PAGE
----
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THE UK: Essentials - Must read

Essentials: Culture in the UK

Learn about British culture, including how to dress, greet others and behave on campus...

UK culture

Arriving in the UK may come as quite a shock as people can behave very differently to what you are used to. The British are known as being particularly dry and hard to read but you should know that they are a friendly bunch deep down. Read our guide to prepare yourself and you'll get on "like a house on fire", as the British phrase goes.


Culture shock is entirely normal, so try and speak to people you know who have lived in or visited the UK, as they will be able to help with any questions you may have and you can hear about their own experiences.


Campus life

Campus life tends to be fairly relaxed and informal, and most members of staff welcome and encourage students to come and chat with them; whether about their subject or course or anything else they have concerns about. Of course, you'll always have those professors who are more formal and won't be as social - don't worry, you'll pick them out easily enough. Make sure to take advantage of the support offered; all universities will have a Student Union and International Student Support Service of some form too.

Find out more about campus culture in the UK in 'The British higher education system...simplified'


Greetings and socialising

If you are greeting someone, particularly when meeting them for the first time, a light handshake is the common form of greeting (a more firmer handshake for more formal scenarios). A lot of young men go for a hand clasp and pull in for a hug, while girls will stick to just the hug. British people can sometimes come across as a little stiff or formal, so it is important to make eye contact (although prolonged eye contact can make people feel uncomfortable, especially on public transport).



It is considered impolite to ask someone their age or about their income; so when meeting someone for the first time, try and stick to simple small talk about how they are and what they have been doing (often you’ll hear British people commenting on the weather!). Although the British may appear rather reserved at first, you will soon come to realise just how welcoming and hospitable they really are.

Improve your social skills with new people with our guide, 'How to start conversations with other students'



Table manners in Britain are continental. The fork is held in the left hand and the knife in the right. Once you have finished eating, you lay your knife and fork side by side on the right side of the plate to show your host you have finished. However due to an ever-expanding range of national dishes from other countries as new ethnicities move to the country, you'll never be stuck for something to eat or a reminder of home.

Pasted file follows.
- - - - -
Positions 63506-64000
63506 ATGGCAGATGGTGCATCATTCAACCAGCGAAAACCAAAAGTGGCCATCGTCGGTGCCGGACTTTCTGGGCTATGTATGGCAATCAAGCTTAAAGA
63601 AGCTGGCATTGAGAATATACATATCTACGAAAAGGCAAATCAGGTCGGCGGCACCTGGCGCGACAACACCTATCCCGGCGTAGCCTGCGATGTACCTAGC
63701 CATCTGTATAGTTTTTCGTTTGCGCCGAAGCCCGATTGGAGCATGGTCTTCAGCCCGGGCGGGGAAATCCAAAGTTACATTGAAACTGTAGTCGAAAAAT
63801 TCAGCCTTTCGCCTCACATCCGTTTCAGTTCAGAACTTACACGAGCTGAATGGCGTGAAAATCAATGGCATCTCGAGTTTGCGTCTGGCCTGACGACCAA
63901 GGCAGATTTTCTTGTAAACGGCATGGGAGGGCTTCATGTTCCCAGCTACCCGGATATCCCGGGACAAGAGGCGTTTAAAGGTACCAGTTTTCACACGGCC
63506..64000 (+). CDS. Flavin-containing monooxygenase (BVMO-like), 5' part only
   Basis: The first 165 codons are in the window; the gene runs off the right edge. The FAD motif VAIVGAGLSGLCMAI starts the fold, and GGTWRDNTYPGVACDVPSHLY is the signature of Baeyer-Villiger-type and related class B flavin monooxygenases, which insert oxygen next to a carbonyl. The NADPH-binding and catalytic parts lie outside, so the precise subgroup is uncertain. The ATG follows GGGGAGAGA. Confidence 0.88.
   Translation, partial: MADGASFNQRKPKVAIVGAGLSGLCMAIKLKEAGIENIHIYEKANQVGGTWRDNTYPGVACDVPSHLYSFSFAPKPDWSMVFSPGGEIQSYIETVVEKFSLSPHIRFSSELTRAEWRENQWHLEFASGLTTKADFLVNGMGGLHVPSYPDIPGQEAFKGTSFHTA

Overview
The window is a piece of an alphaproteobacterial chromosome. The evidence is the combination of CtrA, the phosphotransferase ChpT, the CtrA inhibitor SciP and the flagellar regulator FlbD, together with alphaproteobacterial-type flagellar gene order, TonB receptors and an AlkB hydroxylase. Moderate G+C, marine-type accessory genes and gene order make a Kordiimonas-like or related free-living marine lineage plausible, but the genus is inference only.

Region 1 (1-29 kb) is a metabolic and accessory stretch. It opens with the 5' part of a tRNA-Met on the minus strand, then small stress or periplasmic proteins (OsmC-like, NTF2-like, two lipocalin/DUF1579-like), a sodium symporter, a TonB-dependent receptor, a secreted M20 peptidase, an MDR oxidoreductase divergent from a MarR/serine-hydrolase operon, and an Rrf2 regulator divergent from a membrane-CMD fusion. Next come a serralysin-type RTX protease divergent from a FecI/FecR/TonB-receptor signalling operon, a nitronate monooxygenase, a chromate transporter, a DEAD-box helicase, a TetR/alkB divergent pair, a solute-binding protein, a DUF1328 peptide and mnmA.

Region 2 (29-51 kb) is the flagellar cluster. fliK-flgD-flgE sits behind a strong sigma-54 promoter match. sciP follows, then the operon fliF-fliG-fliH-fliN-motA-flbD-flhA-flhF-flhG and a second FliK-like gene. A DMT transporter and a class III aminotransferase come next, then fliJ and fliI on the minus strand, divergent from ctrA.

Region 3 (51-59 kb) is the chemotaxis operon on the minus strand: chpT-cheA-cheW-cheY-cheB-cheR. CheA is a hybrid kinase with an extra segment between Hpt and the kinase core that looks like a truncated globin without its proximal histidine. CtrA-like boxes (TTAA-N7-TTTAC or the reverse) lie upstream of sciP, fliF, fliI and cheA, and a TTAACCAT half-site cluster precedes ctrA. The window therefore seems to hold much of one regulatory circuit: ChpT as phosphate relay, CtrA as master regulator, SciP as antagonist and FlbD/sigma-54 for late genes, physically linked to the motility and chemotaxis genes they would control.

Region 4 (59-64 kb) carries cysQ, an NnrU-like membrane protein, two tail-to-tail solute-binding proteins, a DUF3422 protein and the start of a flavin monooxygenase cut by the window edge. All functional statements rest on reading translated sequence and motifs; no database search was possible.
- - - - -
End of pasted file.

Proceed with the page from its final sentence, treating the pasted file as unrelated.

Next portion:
However, don't expect every dinner to be a posh three course affair like you may have seen in Downton Abbey. For example, many dishes from around the world are to be eaten with hands; and as long as you're not overtly rude, you'll be a welcome dinner guest.



Sport are a huge part of life in the UK, and this has flourished after the huge success of the London 2012 Games. Most people have a football team they support with Saturdays from August to May seeing fans travel in packs to stadiums, pubs and eachother's houses to watch games. You then also have rugby, horse-racing, boxing, cricket and athletics which have strong followings, nationally-known heroes and a rich history behind them.



Britons love to be active, and there are plenty of beautiful parks to run in. Universities often have a lot of sports societies you can join, with choices ranging from football and netball to more uncommon sports such as capoeira and belly dancing. Not only are these all really great ways to keep fit but they are excellent social opportunities to make new friends. If you are looking for an adventure while improving your fitness, you could even head to some of the beautiful mountains in the UK such as Mount Snowdon in North Wales for a hiking trip.


Arts & theatre

Theatre and the performing arts are also hugely popular in the UK, with London’s glittering West End staging numerous dance shows, musicals and plays which are known the world over. Shows often tour around the country, and most places will have one or more local theatres nearby where you can go to watch a performance. The scene also lends itself to talented writers and directors putting together works on a small scale with assistance from different arts councils and bodies to nurture local talent. The other benefit of seeing these live is that you can take in the wonderful architecture of the theatres themselves, some of which survived the wars - like the Theatre Royal Drury Lane.


Read more about the UK's love affair with the theatre, 'The UK, London and theatre'



You may be surprised when you see the clothes that are worn at universities. Students tend to opt for comfort and choices that are weather-appropriate, which tend to be fairly relaxed and informal. You'll want to invest in a good jacket so you get to campus dry, rather than sit in wet clothes for the duration of your lecture.


If you are attending an interview, whether as part of your admissions process or for a part-time or full-time job, it is customary to dress smartly in a suit or blouse.



Start your journey to studying in the UK - browse popular and highly ranked institutions, read guides and search for courses in the UK.


Read more:

'The British higher education system...simplified'

'Tuition fees in the UK'

'Applying to study in the UK'

'Applying for a UK student visa'

'Student accommodation in the UK'


Study in the UK


'Study in the UK' eBook

Enjoy what you’ve read? We’ve condensed the above popular topics about studying in the UK into one handy digital book.

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